Oil Has Dropped Below $2 per Barrel
Oil futures fell more than $2 a barrel on Monday. WTI hit an 11-month low as demand picked up as protests against tough COVID-19 regulations hit top importer China.
Brent crude fell $2.16, or 2.6%, to $81.47 per barrel at 0230 GMT after falling to $81.161 earlier in the session.
WTI crude in the United States fell $2.08, or 2.7%, to $74.20 per barrel. It had dropped as low as $73.82 earlier in the day, the lowest since December 27, 2021.
Both benchmarks have dropped three weeks after reaching 10-month lows last week. Brent was down 4.6% last week, while WTI was down 4.7%.
Protests against China’s strict Covid restrictions broke out for three days and spread to several cities, sparking clashes between hundreds of protesters and police officers in Shanghai on Sunday night.
Diplomats from the Group of Seven and the European Union have discussed a price cap on Russian oil between $65 and $70 per barrel to limit revenue for Moscow’s military offensive in Ukraine without causing disruptions in the world oil markets.
According to EU diplomats, a meeting of government representatives from the European Union scheduled for the evening of November 25 to discuss the matter has been postponed. On the question of whether Russian oil prices should have a cap, EU governments disagreed on Thursday.
The price cap should go into effect on December 5, when the EU ban on Russian crude goes into effect.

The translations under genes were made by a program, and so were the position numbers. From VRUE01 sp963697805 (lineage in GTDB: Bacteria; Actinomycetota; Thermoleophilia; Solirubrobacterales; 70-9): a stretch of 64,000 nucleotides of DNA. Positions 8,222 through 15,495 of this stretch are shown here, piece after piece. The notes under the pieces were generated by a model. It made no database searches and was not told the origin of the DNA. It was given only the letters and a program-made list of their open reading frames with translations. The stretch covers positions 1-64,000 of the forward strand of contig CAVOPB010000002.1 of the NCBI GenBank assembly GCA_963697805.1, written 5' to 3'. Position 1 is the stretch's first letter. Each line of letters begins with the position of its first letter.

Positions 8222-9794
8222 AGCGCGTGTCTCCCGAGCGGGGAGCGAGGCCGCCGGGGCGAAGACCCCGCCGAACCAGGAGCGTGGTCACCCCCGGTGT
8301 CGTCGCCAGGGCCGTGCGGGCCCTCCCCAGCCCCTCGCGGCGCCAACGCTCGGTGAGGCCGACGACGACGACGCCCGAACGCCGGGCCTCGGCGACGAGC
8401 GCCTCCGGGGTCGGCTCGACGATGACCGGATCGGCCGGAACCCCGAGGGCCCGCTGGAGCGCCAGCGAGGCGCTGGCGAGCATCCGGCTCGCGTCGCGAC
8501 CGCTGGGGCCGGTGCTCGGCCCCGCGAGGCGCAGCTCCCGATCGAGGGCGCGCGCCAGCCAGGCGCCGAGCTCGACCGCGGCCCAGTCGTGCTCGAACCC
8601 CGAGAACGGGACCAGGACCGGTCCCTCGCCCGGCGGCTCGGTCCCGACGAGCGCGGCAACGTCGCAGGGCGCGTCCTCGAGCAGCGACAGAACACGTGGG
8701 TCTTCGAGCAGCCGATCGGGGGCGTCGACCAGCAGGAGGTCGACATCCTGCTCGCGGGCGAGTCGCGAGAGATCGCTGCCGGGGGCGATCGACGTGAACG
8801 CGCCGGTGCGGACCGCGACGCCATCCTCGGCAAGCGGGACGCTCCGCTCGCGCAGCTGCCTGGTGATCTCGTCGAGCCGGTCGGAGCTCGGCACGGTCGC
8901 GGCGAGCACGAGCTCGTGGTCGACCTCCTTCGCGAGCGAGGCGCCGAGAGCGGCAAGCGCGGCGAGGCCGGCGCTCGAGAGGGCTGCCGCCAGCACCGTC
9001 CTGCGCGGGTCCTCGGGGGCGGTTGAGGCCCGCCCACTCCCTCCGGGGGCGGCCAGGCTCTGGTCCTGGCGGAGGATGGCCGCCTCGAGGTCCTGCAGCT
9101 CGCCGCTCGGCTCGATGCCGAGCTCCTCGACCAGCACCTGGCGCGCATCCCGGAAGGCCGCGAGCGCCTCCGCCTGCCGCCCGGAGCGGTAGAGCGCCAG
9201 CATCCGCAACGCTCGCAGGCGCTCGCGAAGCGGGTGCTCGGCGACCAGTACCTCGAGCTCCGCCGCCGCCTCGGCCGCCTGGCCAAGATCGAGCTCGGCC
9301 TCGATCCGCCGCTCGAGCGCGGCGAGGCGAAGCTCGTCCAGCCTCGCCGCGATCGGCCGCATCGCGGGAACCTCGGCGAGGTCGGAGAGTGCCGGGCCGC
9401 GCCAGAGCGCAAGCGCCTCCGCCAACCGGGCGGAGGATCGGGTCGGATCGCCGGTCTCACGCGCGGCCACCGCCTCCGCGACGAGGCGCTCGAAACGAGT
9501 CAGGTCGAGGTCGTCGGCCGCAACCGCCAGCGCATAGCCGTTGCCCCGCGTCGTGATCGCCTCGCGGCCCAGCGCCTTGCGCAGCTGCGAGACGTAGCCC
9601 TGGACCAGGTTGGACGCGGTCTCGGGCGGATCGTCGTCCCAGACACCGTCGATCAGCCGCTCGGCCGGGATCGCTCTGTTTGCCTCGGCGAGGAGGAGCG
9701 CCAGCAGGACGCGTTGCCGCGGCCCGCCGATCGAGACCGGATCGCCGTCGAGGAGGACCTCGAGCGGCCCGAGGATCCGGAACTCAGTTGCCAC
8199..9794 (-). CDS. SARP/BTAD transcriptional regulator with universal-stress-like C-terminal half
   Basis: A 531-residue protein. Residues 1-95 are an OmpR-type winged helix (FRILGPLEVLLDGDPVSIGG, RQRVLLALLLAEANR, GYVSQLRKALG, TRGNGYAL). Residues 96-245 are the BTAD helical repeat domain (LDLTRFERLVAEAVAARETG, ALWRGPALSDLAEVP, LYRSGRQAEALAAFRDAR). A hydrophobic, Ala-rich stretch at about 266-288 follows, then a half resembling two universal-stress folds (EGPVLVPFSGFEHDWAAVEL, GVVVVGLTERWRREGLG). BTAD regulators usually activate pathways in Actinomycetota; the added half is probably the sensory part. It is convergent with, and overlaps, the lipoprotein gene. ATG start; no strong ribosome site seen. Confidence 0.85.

Hungary’s Fuel Price Cap
The government announced on Monday that Hungary could only maintain a fuel price cap after January 1 if oil shipments from Russia continue to flow and the refinery in Szazhalombatta runs continuously.
Prime Minister Viktor Orban’s administration instituted the fuel price cap in November 2021 to protect Hungarian consumers from rising inflation. However, due to supply issues, it scaled back in July.
This month, a section of the Druzhba pipeline that supplies electricity to a pump station near the Belarusian border was struck by a Russian rocket, which temporarily stopped oil flow to parts of Central and Eastern Europe.
Russia Backtracks on Threat to Cut Gas Supply
The state-owned gas producer of Russia, Gazprom, withdrew a threat to cut off gas shipments to Moldova starting Monday.
Gazprom claimed last week that Ukraine was withholding gas supplies bound for Moldova, a claim that Kyiv denied, and declared that it would start cutting those flows on Monday.
In a recent statement, Gazprom said that Moldovan gas firm Moldovagaz had paid for gas deliveries made in November and for gas intended for Moldovan customers but remained in Ukraine.
Gazprom, however, asserted that Moldova “regularly violated” its payment obligations and stated that it reserves the right to reduce or stop all supply in the event of a payment violation. Meanwhile, Gazprom said it would send 42.2 mcm of gas to Europe via Ukraine on Monday. Both figures include flows to Moldova.
As 2022 comes to a close, Russia and Iran, both find themselves embroiled in a conflict with the West and under increasing pressure from Western sanctions. Therefore, it is not surprising that Tehran and Moscow are actively trying to mend fences, both on and off the battlefield and in the energy industry. An agreement between the two countries has entered into force by which Russia must invest 40 billion dollars in Iranian gas projects.
Russia and Iran may have been rivals rather than allies just a few months ago. After Russia’s invasion of Ukraine hit Russian gas exports to Europe, Iranian authorities announced they may step in to offset shortfalls in the European market.